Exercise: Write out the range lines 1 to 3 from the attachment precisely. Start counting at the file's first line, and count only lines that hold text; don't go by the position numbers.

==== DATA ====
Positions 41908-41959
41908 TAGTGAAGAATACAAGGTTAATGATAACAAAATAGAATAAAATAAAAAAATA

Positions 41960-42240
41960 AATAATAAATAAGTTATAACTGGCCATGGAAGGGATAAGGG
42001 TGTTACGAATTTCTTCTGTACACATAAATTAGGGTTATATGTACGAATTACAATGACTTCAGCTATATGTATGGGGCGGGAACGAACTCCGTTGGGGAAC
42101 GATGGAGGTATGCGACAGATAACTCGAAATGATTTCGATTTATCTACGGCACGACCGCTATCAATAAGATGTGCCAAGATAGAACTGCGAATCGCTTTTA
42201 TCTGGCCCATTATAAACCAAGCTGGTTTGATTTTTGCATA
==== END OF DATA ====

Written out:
Positions 41908-41959
41908 TAGTGAAGAATACAAGGTTAATGATAACAAAATAGAATAAAATAAAAAAATA

Positions 41960-42240